Xcel Energy Proposes Another Hefty U.S. Wind Expansion


On the heels of its announcement to significantly expand its wind power investments in the Upper Midwest, Minneapolis-based Xcel Energy is proposing another 1.23 GW in Texas and New Mexico.

Xcel Energy projects it could save Texas-New Mexico customers $2.8 billion over a 30-year period by displacing higher-cost energy with these wind projects, which would provide enough electricity to power more than 440,000 typical homes.

Most of the new megawatts of wind energy would be generated at two facilities constructed and owned by the company at sites located in eastern New Mexico and in the Texas South Plains region. Another new wind energy development would sell energy to the company through a long-term contract.

The proposal was filed today with the New Mexico Public Regulation Commission and the Public Utility Commission of Texas.

Notably, the locations of the proposed sites in the southern part of Xcel Energy’s Texas-New Mexico area take advantage of the company’s transmission network: Transmission additions and upgrades since 2010 through Xcel Energy’s “Power for the Plains” initiative have helped promote the development of renewable resources in the region, the company says.

According to David Hudson, president of Xcel Energy for New Mexico and Texas, the new wind initiative is part of an overall corporate strategy to invest in infrastructure projects that lower the cost of energy production that is affected by volatility in the natural gas market. Natural gas is used to generate close to 40% of the energy delivered to Xcel Energy customers in Texas and New Mexico, the company notes.

“These new wind facilities will cost $1.6 billion to build but will allow us to produce wind energy at a cost lower than energy produced at our coal and natural gas-fueled plants,” he says. “These lower energy costs, in addition to savings from tax credits, add up to more than $2.8 billion in nominal customer savings over 30 years. These investments will also create significant tax base in communities where the facilities are located, as well as create jobs and long-term economic growth.”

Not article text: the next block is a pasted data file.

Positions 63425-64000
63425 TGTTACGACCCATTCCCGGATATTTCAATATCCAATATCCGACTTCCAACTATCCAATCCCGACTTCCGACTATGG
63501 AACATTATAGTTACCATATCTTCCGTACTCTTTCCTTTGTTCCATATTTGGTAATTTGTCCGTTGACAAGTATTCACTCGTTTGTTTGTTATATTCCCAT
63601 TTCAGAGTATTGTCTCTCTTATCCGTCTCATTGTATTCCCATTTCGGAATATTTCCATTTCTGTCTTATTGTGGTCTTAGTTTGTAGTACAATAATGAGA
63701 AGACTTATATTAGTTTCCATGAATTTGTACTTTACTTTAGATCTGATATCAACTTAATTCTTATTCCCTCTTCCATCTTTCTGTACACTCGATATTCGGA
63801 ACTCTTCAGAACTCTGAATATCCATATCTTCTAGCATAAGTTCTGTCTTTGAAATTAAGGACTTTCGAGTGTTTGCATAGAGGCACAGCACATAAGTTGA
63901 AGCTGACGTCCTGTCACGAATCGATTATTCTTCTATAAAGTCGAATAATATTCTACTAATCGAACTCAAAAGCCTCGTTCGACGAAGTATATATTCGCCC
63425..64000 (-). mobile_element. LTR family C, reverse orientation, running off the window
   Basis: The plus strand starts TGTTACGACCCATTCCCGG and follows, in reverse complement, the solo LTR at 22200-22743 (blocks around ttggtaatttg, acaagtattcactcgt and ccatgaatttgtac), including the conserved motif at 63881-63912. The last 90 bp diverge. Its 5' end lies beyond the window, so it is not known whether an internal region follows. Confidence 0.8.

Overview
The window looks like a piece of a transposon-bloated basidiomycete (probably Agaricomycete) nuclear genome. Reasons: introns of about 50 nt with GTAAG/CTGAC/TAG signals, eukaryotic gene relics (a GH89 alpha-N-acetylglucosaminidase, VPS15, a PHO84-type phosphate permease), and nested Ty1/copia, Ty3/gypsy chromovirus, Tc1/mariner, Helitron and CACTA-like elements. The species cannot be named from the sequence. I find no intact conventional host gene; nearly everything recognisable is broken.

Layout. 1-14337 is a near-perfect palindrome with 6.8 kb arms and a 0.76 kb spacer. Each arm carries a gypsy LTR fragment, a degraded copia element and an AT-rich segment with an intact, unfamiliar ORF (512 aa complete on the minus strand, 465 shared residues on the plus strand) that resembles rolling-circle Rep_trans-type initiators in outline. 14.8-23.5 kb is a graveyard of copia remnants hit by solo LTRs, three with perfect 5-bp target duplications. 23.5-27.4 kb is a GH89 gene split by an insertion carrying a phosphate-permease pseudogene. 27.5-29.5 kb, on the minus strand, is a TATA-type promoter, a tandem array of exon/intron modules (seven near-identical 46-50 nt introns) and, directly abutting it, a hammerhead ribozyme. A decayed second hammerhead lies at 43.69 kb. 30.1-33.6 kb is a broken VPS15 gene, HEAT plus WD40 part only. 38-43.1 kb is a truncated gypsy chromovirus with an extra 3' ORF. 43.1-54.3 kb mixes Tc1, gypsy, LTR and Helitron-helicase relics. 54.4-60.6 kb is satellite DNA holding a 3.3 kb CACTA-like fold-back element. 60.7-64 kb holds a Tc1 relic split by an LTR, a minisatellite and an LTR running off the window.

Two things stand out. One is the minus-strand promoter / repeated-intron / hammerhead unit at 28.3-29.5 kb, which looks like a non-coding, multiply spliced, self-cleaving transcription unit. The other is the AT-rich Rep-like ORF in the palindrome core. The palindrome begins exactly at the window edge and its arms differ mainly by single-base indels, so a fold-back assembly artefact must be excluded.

The electricity at the new company-owned wind farms will be generated by Vestas turbines, which were ordered last year. At the time the new wind facilities come online, the federal production tax credit will be valued at around 2.5 cents per kilowatt-hour.

The wind sites the company plans to acquire are currently under development by two different developers.

In Roosevelt County, N.M., approximately 20 miles south of Portales, Xcel Energy has entered into an agreement to purchase the Sagamore Wind Project from Invenergy LLC. This facility will be capable of generating 522 MW, which is enough to power about 194,000 homes. The Sagamore project is expected to be in service by the end of 2020, and the total project cost is $865 million.

In Hale County, Texas, just north of Lubbock and south of Plainview, Xcel Energy has entered into an agreement to purchase the Hale Wind Project from a subsidiary of NextEra Energy Resources LLC. This facility is expected to generate up to 478 MW – enough to power about 168,000 homes – and be in service by the end of 2019. The total project cost is $769 million.

As part of its agreement with NextEra Energy Resources, Xcel Energy also will purchase 230 MW of wind energy under a 30-year power purchase agreement (PPA) from two sites around Lubbock (collectively known as the Bonita PPA). These facilities will generate enough power for about 81,000 homes, says Xcel Energy. One Bonita site will be located in Cochran County, roughly 60 miles west of Lubbock, and the other is located in Crosby County, roughly 20 miles east of Lubbock. Xcel Energy expects to be receiving energy from these purchases by 2019.

“The Hale Wind Project is the result of an initial investment made by the landowners of Hale County in 2009,” notes Mike O’Sullivan, senior vice president of development for NextEra Energy Resources. “These community leaders have made a commitment to generate affordable, clean energy and bring good jobs and millions of dollars in taxes and economic benefits to their community. Their support is the foundation of this partnership.”

The finalization of the Xcel Energy agreements is subject to the approval of utility commissions in both New Mexico and Texas.

Specifically, the company seeks as follows:

  • Approval to acquire the Hale and Sagamore wind projects;
  • Approval to amend the company’s Generation Certificate of Convenience and Necessity to allow construction and inclusion of these projects;
  • Approval of certain ratemaking principles; and
  • Approval of the 230 MW PPA.

Just last week, Xcel Energy rolled out a proposal to add seven wind farms in the Upper Midwest. Totaling 1.5 GW, the projects would be situated in Minnesota, North Dakota, South Dakota and Iowa.

In addition, in Colorado, construction is set to begin this spring on the Rush Creek Wind Farm, which is the largest wind farm of its kind in the state, says Xcel.

In total, the company has proposed 11 new wind farms in seven states, which would add a total of 3,380 MW of new wind generation to its system. According to Xcel, that represents the U.S.’ biggest multi-state investment in wind capacity.

“We’re investing big in wind because of the tremendous economic value it brings to our customers. With wind energy at historic low prices, we can secure savings that will benefit customers now and for decades to come,” states Ben Fowke, chairman, president and CEO of Xcel Energy.

xcel energy wind map

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